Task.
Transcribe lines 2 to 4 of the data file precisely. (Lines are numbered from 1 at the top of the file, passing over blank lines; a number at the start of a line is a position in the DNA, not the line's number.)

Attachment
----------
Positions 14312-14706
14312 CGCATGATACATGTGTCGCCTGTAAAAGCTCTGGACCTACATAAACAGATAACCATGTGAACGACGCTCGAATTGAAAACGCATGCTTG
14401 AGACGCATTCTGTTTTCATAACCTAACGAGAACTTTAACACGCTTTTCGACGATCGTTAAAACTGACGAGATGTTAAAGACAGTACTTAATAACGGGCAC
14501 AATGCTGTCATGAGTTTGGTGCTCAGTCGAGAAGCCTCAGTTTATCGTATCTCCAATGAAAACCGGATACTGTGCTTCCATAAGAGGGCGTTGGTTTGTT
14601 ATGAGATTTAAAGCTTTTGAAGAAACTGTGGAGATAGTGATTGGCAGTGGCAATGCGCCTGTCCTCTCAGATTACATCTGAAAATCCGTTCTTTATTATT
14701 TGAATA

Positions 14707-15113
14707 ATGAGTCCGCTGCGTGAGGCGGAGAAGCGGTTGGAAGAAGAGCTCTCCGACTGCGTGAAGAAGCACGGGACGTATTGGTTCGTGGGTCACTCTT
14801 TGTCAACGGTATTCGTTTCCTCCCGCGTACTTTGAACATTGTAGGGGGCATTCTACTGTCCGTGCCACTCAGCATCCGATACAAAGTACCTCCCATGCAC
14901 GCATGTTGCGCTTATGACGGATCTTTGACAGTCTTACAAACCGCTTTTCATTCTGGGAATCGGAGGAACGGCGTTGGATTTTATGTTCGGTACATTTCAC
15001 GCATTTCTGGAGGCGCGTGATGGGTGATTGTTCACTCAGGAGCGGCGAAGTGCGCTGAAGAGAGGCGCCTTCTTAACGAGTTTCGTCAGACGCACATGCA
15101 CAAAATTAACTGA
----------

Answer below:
14312 CGCATGATACATGTGTCGCCTGTAAAAGCTCTGGACCTACATAAACAGATAACCATGTGAACGACGCTCGAATTGAAAACGCATGCTTG
14401 AGACGCATTCTGTTTTCATAACCTAACGAGAACTTTAACACGCTTTTCGACGATCGTTAAAACTGACGAGATGTTAAAGACAGTACTTAATAACGGGCAC
14501 AATGCTGTCATGAGTTTGGTGCTCAGTCGAGAAGCCTCAGTTTATCGTATCTCCAATGAAAACCGGATACTGTGCTTCCATAAGAGGGCGTTGGTTTGTT